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RFID Makes Pallet Tracking More Palatable

Japan Pallet Rental is deploying an RFID system to locate its rental pallets in the supply chain and create value-added services for its customers.
By Bob Violino
Aug 31, 2009—Pallets, the flat structures that support containers of goods, have become fixtures of many transport processes worldwide. They make it easier for manufacturers and shippers to load and unload heavy stacks of goods, and can decrease damage to products and containers, as well as increase storage efficiency. Some businesses employ disposable pallets, but on a large scale, they can be cost-prohibitive and adversely affect the environment. Other businesses use reusable pallets, but collecting empty ones is an added expense.

Japan Pallet Rental (JPR) addresses cost and environmental concerns through its pallet-loaning business. The company, founded in 1971 and headquartered in Tokyo, operates six branch offices in Japan, an office in Singapore and 116 pallet pool depots throughout Japan, including 16 with repair facilities. Its customers, from a wide range of industries, include Matsushita Electric Industrial, Nestle Japan Group, Nippon Oil, Procter & Gamble Far East, Sony Supply Chain Solutions and Sumitomo Chemical.

As the supply chain has become increasingly complex, the movement of pallets has also become more complicated—and the risk of pallets being lost or returned late has become greater.

In 2008, JPR rented 20 million pallets, generating $159 million in sales. The company's reusable pallets circulate in the Asia Pallet Pool system, an alliance of pallet rental companies whose pallets move between Japan, China, Korea, the Philippines, Singapore, Taiwan, Thailand, Vietnam and the United States. The use of standardized pallets that re-circulate among businesses in the region can increase efficiency by eliminating the issue of collection.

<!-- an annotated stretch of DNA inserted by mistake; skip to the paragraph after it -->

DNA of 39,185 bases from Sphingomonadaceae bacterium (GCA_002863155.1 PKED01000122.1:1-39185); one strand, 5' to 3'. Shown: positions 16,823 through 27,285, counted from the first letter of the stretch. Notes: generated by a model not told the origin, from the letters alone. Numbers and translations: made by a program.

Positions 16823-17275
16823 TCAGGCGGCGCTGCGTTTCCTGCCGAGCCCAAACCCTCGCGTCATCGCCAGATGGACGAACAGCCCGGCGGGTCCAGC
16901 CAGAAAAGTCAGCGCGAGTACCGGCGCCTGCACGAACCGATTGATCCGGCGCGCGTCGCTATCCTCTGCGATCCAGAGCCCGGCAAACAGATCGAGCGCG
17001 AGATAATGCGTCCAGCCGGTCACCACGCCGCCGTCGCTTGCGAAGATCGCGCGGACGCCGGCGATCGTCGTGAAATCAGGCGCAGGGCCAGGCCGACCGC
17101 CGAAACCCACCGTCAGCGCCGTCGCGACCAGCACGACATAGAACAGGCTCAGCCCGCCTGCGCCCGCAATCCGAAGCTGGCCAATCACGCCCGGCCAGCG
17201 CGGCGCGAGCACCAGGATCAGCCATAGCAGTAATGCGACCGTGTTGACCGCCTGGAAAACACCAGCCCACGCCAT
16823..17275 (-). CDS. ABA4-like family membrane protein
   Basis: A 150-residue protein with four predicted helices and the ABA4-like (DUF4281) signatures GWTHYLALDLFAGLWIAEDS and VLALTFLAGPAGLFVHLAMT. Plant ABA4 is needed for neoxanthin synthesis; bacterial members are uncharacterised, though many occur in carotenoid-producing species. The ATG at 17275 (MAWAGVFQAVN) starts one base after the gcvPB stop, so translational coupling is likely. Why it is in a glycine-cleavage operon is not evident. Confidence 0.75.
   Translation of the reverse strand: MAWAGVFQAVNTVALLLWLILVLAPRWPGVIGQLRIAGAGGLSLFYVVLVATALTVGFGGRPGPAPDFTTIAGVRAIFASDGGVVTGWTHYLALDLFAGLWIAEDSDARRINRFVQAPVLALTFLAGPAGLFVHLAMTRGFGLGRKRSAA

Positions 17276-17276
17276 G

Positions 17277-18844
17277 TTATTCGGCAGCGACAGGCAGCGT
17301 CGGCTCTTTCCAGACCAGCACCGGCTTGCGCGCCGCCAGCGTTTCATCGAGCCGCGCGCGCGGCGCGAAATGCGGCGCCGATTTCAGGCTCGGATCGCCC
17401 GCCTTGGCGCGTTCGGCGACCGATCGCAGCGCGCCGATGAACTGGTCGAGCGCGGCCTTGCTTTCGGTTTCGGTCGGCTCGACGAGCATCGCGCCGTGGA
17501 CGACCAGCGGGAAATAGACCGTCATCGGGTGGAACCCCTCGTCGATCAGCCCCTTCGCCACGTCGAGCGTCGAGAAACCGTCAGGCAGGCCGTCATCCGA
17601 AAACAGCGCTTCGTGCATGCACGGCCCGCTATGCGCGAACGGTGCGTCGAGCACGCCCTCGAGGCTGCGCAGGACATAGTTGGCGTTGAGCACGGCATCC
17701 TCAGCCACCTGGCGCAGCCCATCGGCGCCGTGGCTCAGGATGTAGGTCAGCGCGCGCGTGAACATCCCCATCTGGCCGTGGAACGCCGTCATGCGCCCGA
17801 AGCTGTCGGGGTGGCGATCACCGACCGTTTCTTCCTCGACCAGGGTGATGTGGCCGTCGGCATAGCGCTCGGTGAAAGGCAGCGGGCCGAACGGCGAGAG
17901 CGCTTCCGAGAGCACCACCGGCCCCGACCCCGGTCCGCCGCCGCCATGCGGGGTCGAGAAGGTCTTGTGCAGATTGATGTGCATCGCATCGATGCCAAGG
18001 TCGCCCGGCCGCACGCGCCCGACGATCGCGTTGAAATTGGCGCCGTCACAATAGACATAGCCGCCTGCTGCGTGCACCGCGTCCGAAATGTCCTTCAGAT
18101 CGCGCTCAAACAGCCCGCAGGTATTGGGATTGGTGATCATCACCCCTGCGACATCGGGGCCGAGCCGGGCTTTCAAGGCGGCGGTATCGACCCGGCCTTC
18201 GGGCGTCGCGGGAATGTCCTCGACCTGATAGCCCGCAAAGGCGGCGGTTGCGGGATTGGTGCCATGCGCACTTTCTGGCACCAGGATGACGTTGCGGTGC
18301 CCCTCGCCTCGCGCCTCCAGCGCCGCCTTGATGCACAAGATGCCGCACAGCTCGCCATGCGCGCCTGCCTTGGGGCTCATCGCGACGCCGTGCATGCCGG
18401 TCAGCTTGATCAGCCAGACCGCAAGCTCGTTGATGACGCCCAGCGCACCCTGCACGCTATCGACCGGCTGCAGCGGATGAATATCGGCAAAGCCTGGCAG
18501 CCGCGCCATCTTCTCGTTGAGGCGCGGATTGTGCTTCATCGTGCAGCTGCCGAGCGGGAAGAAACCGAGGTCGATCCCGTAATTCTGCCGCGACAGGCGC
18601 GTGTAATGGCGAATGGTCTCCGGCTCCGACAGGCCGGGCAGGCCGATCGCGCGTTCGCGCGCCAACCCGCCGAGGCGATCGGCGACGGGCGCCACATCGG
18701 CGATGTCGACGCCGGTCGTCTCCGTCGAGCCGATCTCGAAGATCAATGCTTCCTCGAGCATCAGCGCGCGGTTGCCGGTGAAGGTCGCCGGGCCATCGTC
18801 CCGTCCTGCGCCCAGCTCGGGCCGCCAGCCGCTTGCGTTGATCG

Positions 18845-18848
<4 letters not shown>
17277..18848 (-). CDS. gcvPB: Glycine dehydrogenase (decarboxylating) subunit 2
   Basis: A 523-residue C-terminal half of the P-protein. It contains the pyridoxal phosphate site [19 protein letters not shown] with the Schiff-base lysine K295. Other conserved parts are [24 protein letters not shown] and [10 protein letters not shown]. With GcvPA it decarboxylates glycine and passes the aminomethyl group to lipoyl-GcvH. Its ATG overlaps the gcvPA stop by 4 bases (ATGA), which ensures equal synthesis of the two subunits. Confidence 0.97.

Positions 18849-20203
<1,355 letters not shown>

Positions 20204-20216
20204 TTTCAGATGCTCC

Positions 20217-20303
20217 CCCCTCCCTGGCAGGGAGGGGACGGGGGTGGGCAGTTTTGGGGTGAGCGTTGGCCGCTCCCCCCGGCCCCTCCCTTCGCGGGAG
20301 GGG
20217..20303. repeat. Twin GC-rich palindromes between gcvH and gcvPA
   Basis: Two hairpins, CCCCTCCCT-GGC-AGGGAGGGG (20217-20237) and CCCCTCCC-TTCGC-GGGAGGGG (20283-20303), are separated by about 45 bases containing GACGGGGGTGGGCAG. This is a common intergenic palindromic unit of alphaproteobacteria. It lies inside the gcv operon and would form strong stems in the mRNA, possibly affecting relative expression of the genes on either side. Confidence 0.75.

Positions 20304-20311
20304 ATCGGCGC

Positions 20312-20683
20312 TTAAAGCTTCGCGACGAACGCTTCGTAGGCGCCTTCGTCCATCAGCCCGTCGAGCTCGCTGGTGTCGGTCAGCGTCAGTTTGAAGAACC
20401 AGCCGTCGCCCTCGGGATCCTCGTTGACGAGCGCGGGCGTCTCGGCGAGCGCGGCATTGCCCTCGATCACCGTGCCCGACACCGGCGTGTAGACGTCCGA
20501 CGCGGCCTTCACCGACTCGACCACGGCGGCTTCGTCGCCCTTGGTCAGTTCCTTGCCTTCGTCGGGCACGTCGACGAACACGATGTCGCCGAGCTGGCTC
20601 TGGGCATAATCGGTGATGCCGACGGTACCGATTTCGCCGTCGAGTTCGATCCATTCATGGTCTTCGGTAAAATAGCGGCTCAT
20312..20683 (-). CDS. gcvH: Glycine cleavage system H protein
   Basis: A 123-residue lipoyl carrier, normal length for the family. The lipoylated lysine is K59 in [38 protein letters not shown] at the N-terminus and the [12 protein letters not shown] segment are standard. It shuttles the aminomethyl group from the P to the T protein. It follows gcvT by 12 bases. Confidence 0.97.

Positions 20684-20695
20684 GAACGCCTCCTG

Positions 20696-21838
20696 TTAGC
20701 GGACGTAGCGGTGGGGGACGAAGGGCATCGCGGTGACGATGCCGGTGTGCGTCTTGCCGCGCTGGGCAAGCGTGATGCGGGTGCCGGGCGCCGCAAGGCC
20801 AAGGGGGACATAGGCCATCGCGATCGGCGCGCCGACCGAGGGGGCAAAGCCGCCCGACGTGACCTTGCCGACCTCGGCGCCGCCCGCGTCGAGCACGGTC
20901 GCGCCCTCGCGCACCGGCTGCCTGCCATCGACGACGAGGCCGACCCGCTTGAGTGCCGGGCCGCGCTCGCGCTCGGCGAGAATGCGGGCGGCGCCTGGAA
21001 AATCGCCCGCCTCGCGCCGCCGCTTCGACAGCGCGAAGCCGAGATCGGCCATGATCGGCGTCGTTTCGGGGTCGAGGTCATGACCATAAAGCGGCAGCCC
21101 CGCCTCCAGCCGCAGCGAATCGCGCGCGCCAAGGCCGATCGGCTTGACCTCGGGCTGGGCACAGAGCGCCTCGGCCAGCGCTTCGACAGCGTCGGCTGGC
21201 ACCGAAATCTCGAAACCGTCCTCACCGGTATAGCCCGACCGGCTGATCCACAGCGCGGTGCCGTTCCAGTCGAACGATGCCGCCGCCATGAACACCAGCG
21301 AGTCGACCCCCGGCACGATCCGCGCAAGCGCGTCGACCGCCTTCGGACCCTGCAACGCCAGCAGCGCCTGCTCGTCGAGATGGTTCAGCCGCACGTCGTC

But pallet rental companies such as JPR often struggle to locate their assets. Some firms lose as much as 30 percent of their pallet stock every year, which can be a significant drain on profitability. What's more, not knowing the pallets' locations can make it difficult to procure accurate payment from customers.

In a typical transaction, JPR rents pallets to a client, after which each pallet, loaded with that customer's products, moves to a warehouse for temporary storage. When an order for products is received, the appropriate pallet is moved to a distribution center (DC) operated by a wholesaler. (It's rare that pallets are used for goods transportation between a wholesaler and retailer, JPR reports, due to the limited space at individual retail store sites.) When the products are unloaded, the pallets are stored at the DC until JPR dispatches trucks to retrieve them.

As the supply chain has become increasingly complex, the movement of pallets has also become more complicated—and the risk of pallets being lost or returned to JPR late has become greater. A JPR customer, for example, might ship a pallet to a third party that is not a rental pallet user. If one party puts the wrong number in a pallet movement form, or if someone moves a pallet to a location without that move being reported, it is then difficult for JPR to track that pallet's location. If pallets are not being used, that translates into higher operating costs for JPR, and the company is forced to keep more pallets available in inventory in order to meet customer demand.

To address these issues, JPR sought a low-cost, efficient, pallet-tracking method, and determined that radio frequency identification technology would provide the best solution. While the company was not experiencing significant pallet losses, officials realized that finding an inexpensive way to track the pallets made sense for a number of reasons.
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